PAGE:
What is so interesting to consider this July 4, half way through the first year of the first (and, one hopes, last) term of President Barack Obama, is what kind of chicken-farmer-in-chief he is turning out to be.  Given his propensity for arugula-eating and Whole Food shopping, one would think that he would want to give the American people at least the same benefits he extends to his free range chickens:  A fairly safe environment within which free range Americans can live their lives as they see fit.

All signs, though, are that President Obama is trying to turn the American people into caged birds.  He wants us neatly boxed up, with the government/farmer dictating every aspect of our lives, right down to ensuring that we are unable to feed, house and defend ourselves without full government/farmer control.  As with caged bird chickens, the American citizen lives to serve the American state not (as the Founders demanded) vice versa.

The whole foodies constantly remind us that this totalitarian regime is bad news for chickens.  I would argue that it’s also bad news for Americans.

So this year, as you go to your fairs, watch your parades, have your barbeques, and delight in fire works, think about what the Declaration of Independence really means, and ask yourself this question:  Do I want my government to give me more rights than the average chicken?  If your answer is yes, spend the next year working hard to effect a change in the 2010 elections, and an Obama ouster in the 2012 elections.

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  • BrianE

    That is a great analogy, BW!

    Taking the analogy one step further, there are types of chickens better suited to egg laying or meat. A particular breed that is very popular for meat is the cornish cross. These birds put on weight so quickly, they often outgrow their ablity to walk.

    Some Americans have become so lazy they resemble cornish cross. These Americans can no longer distinguish between caged and free range, they live only to consume pleasure, whether its insipid entertainment or super sized meals at McDonalds and then die.
    I ran across this story of a farmer trying to breed a stock of cornish cross that could survive the rigors of pasture life:

    …Cornish Cross. I moved them onto pasture at about four weeks, in a netted area along the lines of Andy Lee’s “day ranging model.” They showed the usual Cornish lethargy about foraging; but weight gain was as always impressive, especially in comparison with a group of standard chicks (New Hampshire Reds) hatched by natural mothers in my main flock.

    Then in June we had a spike of hot, humid weather. When I went out one afternoon to check on the birds, I found a number of Cornish—now right at broiler stage—either dead or seriously distressed with heat exhaustion. (I lost 22 of them over the next day or so.) Despite the fact they had been on that pasture more than two weeks, drinking from a float-operated waterer right outside their shade shelter, they sat on their butts inside the shelter and died rather than walk ten feet for a drink of water!

    I turned 180 degrees from the sight of scattered bodies and looked at my young standard chickens—the same age to the day— in a separate netted pasture. They were bright and active, scooting about in the hot afternoon like water bugs. Whenever they felt the need for a drink, they would cross the entire area to the waterer.

    Turning back to the appalling sight of dead and dying birds, my shocked mind wailed: “What is wrong with this picture?!”…

    …The Cornish Cross’s greatest virtue is also its greatest vice: its phenomenal rate of growth. That growth is constantly outstripping all its bodily systems—its internal organs and nervous system as well as its skeletal structure. The inevitable results include not only the well-known leg problems and tendency to heart failure—the digestive system clearly lags behind as well. Look at the droppings: They always contain a fair amount of undigested feed—indeed, sometimes look like nothing more than a wet feed mash. Whatever the statistics about conversion of feed to flesh seem to imply, clearly there is a great deal of waste and inefficiency here. A standard chicken’s droppings, in contrast, are usually firm, gray or greenish with a white coating, and show no trace of undigested feed….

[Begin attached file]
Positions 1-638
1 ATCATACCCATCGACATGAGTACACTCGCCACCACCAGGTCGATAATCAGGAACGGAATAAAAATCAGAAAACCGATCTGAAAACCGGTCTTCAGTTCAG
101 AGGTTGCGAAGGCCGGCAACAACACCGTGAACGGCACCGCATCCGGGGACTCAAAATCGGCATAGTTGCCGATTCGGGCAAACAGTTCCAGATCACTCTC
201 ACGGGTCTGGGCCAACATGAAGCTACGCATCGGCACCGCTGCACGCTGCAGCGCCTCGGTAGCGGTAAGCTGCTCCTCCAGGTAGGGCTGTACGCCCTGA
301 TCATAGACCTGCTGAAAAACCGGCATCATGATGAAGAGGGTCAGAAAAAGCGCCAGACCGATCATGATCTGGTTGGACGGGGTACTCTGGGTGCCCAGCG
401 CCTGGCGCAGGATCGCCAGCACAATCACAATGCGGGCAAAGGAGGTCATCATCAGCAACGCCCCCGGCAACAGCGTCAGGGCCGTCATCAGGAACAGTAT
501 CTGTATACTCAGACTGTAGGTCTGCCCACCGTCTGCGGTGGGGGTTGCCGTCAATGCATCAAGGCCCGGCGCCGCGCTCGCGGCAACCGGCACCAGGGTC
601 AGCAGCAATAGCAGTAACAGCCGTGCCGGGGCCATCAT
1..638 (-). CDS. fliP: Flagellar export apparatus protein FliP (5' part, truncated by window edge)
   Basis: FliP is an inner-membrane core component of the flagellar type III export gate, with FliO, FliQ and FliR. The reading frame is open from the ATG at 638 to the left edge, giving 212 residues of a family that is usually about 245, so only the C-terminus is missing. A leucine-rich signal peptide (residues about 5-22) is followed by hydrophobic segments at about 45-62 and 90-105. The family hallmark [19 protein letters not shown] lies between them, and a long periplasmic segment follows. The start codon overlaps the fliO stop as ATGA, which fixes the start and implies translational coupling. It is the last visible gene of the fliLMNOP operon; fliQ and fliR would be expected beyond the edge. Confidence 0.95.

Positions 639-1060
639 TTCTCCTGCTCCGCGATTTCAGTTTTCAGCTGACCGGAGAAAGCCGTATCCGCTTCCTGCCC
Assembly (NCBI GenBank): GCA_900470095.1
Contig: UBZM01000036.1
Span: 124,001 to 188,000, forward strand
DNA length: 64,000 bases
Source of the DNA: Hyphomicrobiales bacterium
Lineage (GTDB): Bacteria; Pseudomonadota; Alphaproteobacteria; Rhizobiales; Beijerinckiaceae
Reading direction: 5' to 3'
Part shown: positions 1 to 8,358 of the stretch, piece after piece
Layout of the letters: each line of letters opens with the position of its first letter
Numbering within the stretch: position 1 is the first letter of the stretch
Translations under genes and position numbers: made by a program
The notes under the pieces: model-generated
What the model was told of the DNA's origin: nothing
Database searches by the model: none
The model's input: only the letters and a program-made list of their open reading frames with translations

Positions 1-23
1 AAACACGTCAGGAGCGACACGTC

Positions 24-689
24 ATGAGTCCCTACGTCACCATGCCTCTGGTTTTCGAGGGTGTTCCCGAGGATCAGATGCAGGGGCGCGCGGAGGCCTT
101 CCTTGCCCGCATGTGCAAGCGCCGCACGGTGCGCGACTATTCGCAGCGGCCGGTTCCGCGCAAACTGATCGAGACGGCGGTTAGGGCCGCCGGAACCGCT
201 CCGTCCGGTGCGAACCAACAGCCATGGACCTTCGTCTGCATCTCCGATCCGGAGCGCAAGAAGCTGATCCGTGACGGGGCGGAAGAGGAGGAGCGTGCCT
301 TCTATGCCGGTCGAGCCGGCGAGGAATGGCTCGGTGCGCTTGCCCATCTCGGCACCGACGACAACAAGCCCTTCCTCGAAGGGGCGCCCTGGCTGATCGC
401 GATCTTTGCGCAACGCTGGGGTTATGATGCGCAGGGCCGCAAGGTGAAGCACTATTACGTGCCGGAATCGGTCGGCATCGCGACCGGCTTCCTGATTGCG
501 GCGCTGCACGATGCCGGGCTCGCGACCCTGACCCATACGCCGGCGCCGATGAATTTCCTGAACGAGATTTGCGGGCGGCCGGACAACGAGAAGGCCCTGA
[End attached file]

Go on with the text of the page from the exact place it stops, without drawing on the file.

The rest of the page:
• Marguerite

    Excellent, excellent! Send this to the President, BW, and maybe the free range chickens will come Home To Roost. But I’m not holding my breath.

  • Mike Devx

    Is there any scientific evidence at all that the mass-production, factory-farm caged chickens find their lives to be a horror? And that the “free-range” chickens find their lives happy and fulfilling? I’m wondering how much anthropomorphism is going on here…

    You’d have to know something about “pleasure centers” in the chicken brain, and levels of neural activity that indicate comfort, stress, etc. And then monitor them to come up with brainscan imagery that proves the point, I suppose. Else, we’re projecting.

    Great article about the Cornish Cross hens in #2, Brian E.

    There’s no way you could produce the very cheaply priced chicken products we get in our grocery stores without factory-farm methods. Efficiency is super-maximized in every possible way. You may avoid those chickens out of fear of their diet, but that diet is carefully calibrated (and includes I believe high-growth hormones and is in a liquid form to ensure perfect consistency for the nutritional goals of the eventual chicken meat product). It would be impossible to provide that kind of feed to free-range chickens – whether you like the methods or not. Sanitation is managed in a similar mass-produce fashion with high tech equipment and sprayers.

    But I have no idea whether the factory farm chickens are miserable or not. If anyone has rational scientific evidence, I genuinely would love to hear it? I’m not comfortable with the anthropomorphic “feelings” about how humans would feel were we subject to the same conditions. Consider the baby lamb that makes the best veal. Horrors – murdering infants so we can masticate their flesh!